Same input, different output.

When it comes to pain, we experience it when our brain decides, unconsciously, that the sum of information it is processing is “dangerous” and we realise this danger consciously – the feeling of pain.

Regarding the inputs to the brain, there are 3 main sources (in no particular order):

  1. Cognitive (thoughts)
  2. Affective (emotions)
  3. Physical (messages from the nerves)

What’s interesting, is that only one of the three inputs is regarding the status of the body.

If the sum of all this information is perceived as “dangerous”, then we experience pain, changes to movement and posture, a heightened stress response etc.

So really, pain is a broader part of the nervous’s systems operations to keep us safe. Though sometimes it goes wrong, for the most part, it’s a pretty good system. If it wasn’t, we wouldn’t be here today.

Nociception and pain

We are really diving deep into this pain stuff now, but this is quite an important part of the pain experience.

Nociception is simply the reporting from the peripheral nerves to the central nervous system (brain and spinal cord) on the status of the tissues.

There are 3 main kinds of nociceptors:

  1. Thermal (reporting on heat/cold)
  2. Chemical (reporting on chemical irritation, like inflammation)
  3. Mechanical (reporting on tension and compression)

There is always some nociception occuring, that is so our brain knows what’s happening with our body. However, this doesn’t necessarily turn into pain.

When nociception reaches a certain threshold, then the nerves fire faster, which can alert the brain to something happening. It doesn’t mean there is damage – but only that there is more stimulation of those nociceptors.

This only becomes pain, if, when combined with the other inputs mentioned above, your brain decides the information means “danger”.

Acute versus chronic pain

Acute pain is a completely normal response to dangerous stimuli. It usually follows some form of tissue irritation, which may or may not include damage to the tissues.

This is the pain we experience when we bump into something, strain a muscle or cut ourselves. It serves a protective purpose – alerting us to the incident and getting us to change our behaviour accordingly, so we do no further harm. It usually subsides when healing has taken place – often before (think of a cut, it doesn’t hurt all the time, only in the beginning).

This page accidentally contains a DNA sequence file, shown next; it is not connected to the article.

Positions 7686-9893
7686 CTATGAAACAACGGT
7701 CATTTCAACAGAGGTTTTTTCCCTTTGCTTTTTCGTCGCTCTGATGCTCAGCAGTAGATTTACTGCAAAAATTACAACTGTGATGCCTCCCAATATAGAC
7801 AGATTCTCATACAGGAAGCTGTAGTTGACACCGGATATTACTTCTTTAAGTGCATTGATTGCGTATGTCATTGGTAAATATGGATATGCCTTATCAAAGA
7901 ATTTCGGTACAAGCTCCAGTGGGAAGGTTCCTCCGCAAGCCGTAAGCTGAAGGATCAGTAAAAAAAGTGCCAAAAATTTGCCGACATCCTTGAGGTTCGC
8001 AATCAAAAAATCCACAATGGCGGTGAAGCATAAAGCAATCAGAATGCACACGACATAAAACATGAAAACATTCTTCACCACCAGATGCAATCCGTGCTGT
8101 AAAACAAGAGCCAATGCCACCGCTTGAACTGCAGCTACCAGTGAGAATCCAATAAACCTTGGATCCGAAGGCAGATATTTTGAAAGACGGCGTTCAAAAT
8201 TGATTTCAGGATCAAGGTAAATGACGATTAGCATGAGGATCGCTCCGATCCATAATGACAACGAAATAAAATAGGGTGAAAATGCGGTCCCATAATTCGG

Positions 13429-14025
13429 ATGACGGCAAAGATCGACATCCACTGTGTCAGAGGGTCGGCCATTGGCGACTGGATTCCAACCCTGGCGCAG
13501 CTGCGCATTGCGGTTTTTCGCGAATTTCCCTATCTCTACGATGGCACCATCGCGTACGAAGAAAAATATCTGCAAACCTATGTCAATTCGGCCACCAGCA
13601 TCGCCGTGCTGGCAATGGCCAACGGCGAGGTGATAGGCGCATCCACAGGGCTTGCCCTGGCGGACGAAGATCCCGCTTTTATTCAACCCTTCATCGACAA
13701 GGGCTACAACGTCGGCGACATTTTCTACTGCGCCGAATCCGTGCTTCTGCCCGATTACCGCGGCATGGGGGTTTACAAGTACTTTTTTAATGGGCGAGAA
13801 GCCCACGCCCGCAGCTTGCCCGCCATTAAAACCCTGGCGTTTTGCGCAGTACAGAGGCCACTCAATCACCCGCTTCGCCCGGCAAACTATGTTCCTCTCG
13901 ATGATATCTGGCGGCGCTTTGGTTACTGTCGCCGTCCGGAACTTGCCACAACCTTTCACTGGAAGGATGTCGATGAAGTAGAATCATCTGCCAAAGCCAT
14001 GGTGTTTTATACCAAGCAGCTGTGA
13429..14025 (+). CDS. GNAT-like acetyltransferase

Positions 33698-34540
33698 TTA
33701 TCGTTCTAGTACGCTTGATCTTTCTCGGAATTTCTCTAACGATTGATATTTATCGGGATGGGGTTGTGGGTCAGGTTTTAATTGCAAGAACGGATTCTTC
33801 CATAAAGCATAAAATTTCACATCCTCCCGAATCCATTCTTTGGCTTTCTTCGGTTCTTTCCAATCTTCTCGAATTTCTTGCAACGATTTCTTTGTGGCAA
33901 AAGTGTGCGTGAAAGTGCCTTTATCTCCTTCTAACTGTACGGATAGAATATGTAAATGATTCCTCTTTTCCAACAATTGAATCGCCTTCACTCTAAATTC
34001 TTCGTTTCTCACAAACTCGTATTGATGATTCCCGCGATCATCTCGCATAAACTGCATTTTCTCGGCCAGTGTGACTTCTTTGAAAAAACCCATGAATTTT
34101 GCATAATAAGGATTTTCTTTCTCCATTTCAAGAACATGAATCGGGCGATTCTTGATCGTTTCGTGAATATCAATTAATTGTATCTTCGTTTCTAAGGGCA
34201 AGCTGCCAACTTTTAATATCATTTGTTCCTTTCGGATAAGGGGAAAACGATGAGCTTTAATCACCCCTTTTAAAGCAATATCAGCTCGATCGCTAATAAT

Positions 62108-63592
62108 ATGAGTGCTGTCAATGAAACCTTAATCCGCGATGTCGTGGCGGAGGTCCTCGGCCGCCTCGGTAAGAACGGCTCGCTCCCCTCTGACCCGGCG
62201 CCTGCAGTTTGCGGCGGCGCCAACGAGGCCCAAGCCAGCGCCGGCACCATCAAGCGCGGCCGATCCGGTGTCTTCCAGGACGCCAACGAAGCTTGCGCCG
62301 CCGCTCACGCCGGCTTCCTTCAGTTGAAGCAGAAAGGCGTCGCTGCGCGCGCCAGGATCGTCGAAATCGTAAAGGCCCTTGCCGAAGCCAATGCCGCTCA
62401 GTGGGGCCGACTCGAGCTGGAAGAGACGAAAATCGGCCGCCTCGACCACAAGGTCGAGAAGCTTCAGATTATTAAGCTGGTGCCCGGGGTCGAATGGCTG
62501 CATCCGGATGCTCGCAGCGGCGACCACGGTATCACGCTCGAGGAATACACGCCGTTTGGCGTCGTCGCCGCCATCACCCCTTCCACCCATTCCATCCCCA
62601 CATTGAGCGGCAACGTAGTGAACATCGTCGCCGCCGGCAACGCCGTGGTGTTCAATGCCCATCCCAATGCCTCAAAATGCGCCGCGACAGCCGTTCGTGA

For some people, pain does not resolve after the acute phase, and it becomes chronic pain, which is a problem in and of itself.

Chronic pain occurs due to changes in the nervous system, which make it more sensitive.

Whilst too deep a topic to cover in a short section, the most important thing to grasp about chronic pain is that the longer it has been present, the less correlation there is with tissue damage, and the more sensitive the nervous system has become.

Chronic pain is manageable, but it needs a very different approach to acute pain.

Conclusions

Pain can be thought of as an alarm bell. A highly sensitive alarm bell that often rings for no reason and sometimes keeps ringing despite people cutting of its power supply.

Understanding the complexity underpinning the pain experience is an important step to resolving or managing pain, and one that pays long term dividends.

This post can only touch on the basics of pain, but it is enough to give you an overview of the main components.

 

This blog post was written by Dr Nick Efthimiou (Osteopath), founder of Integrative Osteopathy.

This blog post is meant as an educational tool only. It is not a replacement for medical advice from a qualified and registered health professional.

 



References

Burke, S.R., et al, A profile of osteopathic practice in Australia 2010-11: a cross sectional survey, BMC Musculoskeletal Disorders 2013, 14:227 [http://www.biomedcentral.com/1471-2474/14/227]

Louw, A., et al,  The effect of neuroscience education on pain, disability, anxiety and stress in chronic musculoskeletal pain, Arch Physical Med Rehabilil, 2011 Dec;92(12):2041-56 [http://www.ncbi.nlm.nih.gov/pubmed/22133255]

Melzack, R. and Katz, J. (2013), Pain. WIREs Cogn Sci, 4: 1–15. doi: 10.1002/wcs.1201